Skip to Content
Skip to Table of Contents

← Previous Article Next Article →

ATPM 12.09
September 2006


How To



Download ATPM 12.09

Choose a format:


by Mark Tennent,

Trickle Down

One of life’s simple pastimes is to go to a pick-your-own fruit and vegetable farm. Little can be better than ambling around the fields, away from traffic and people, with the sun so warm you walk through a bath of liquid heat. Overhead are skylarks, little noisy pinpoints in the sky, if you can spot them through all the “floaters” in your eyes. The illicit pleasure of a just-picked strawberry, intensely sweet scented and sun warmed, its juice trickling down your throat as you crush the soft berry with your tongue. As H E Bates would have written, “perfick.”

Just about the complete reverse of broadband in Britain in the 21st century.

As early adopters, we paid dearly in the 1990s for data transfer. First via modem: hours-long telephone calls via dubious connections and software, to transfer tiny files to the run-out bureau. It was cheaper to send small files than using a courier but often a lot slower. One Christmas Eve I transmitted an urgent file by Xmodem to the same ICL factory where a motorcycle courier was taking my delivery. He collected the package and drove the 150 miles, arriving quicker than the file—which was only a couple of floppy disks in size.

Then came ISDN, incredibly expensive to run, only four times faster than a modem, and needing at least two bonded telephone lines. In those days my monthly telephone bill approached £300, and it was often better to send a SyQuest disk via courier than to try to transfer large files down the wire. Thank goodness for compression utilities such as ZipIt, StuffIt, and the wonderful, StuffIt beating, Compactor Pro.

ISDN transmission proved absolutely essential in the printing and publishing industry as the whole world became the base for suppliers. It was much easier to send files to Hong Kong or Italy for printing than to post a fragile SyQuest removable hard disk. While I could transmit and receive files from all over the world, it proved impossible to get them from Brighton via the 70 miles to central London. Tom, a British Telecom senior trouble-shooter, spent days working in my office, trying to find where the blockage was. He tried routing ISDN all around the country, linking our line from town to town as a back door way into the capital city. Eventually even he had to admit defeat. The problem was “somewhere” in London, and that was that. Our only solution was to go back to couriers or to use an ISDN transmission service. You transmit it to them, and they guarantee to get it to the intended recipient. Except it was easier, faster, and cheaper to get Cardiac Kev to pick up the SyQuest disk and drop it off in London a couple of hours later. His name coming from his frenetic work rate that surely pushed him to the front of the coronary queue.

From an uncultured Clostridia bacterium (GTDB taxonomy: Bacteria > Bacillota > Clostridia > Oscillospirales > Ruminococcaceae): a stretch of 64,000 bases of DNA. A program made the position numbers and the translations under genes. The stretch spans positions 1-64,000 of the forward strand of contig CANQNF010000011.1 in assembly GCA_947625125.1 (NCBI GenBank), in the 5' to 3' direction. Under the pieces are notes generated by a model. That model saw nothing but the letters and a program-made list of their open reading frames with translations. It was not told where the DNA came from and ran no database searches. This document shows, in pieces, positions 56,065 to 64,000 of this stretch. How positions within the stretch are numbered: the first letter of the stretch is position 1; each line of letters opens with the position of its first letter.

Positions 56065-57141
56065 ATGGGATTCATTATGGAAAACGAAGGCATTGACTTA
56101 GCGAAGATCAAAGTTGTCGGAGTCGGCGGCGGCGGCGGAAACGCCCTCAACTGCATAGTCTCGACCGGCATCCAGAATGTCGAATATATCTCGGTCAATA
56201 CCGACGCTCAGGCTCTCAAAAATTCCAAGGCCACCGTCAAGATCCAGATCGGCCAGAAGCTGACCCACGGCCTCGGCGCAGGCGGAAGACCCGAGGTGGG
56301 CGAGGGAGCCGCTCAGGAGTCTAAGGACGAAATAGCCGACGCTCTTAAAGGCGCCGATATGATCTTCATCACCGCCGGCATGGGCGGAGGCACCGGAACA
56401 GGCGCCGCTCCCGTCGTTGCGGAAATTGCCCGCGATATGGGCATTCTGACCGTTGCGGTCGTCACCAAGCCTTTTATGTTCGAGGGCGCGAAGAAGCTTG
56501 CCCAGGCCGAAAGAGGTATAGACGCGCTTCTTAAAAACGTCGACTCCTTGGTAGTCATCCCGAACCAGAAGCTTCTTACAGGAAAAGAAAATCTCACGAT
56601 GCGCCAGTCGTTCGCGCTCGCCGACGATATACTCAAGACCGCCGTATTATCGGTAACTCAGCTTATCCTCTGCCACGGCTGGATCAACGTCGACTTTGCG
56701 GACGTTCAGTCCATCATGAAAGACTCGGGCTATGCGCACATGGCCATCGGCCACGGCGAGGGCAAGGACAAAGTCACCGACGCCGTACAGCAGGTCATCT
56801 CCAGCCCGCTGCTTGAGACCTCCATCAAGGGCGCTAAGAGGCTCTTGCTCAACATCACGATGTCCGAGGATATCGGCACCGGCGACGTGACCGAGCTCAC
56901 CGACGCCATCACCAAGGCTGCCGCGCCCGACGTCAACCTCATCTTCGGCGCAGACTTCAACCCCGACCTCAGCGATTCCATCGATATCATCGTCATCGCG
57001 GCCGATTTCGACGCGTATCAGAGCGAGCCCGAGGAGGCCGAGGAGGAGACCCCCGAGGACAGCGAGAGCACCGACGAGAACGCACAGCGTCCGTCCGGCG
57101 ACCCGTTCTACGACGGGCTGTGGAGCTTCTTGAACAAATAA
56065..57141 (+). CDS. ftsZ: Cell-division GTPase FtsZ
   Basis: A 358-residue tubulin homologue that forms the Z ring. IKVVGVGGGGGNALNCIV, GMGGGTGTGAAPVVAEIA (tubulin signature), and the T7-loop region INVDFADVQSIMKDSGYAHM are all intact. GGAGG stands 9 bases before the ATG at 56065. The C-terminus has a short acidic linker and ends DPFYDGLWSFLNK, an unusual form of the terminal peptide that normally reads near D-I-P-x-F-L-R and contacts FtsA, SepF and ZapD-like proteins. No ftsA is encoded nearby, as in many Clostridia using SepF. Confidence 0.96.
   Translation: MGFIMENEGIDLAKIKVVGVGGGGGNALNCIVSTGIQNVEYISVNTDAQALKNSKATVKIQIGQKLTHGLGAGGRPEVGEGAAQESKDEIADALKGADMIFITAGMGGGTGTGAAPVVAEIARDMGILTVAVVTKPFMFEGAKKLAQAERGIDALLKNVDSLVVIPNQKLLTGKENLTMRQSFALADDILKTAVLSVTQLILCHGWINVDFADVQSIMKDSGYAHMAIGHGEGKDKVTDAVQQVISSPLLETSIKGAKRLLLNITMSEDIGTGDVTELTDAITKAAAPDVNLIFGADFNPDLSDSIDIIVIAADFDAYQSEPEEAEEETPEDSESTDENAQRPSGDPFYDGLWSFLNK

When ADSL “broadband” finally arrived, at 512Kbps downstream and a leisurely 256Kbps upstream, it was marginally cheaper to run than ISDN and only needed one telephone line. That shrunk my bill down to about £100+ per month. The downstream speed meant being able to grab tunes off Napster faster than they took to play. The week before Napster closed we had just moved to a 2 Mb line, and it seemed the whole world was furiously downloading as fast as they could. We, naturally, only got the tracks we had locked on the vinyl still stored in the attic, our record deck and stereo system long since abandoned. However, the Internet Service Supplier we had signed up with, its chairman an ex-government minister, was unable to supply us with a reliable business service. As we discovered, their lack of investment meant their mail servers were heavily over-subscribed, especially at the end of the working day when we sat waiting frustratedly to send off that day’s work. We paid £500 to get out of the contract, and a quick check in Google shows they have recently changed their name to something more legendary.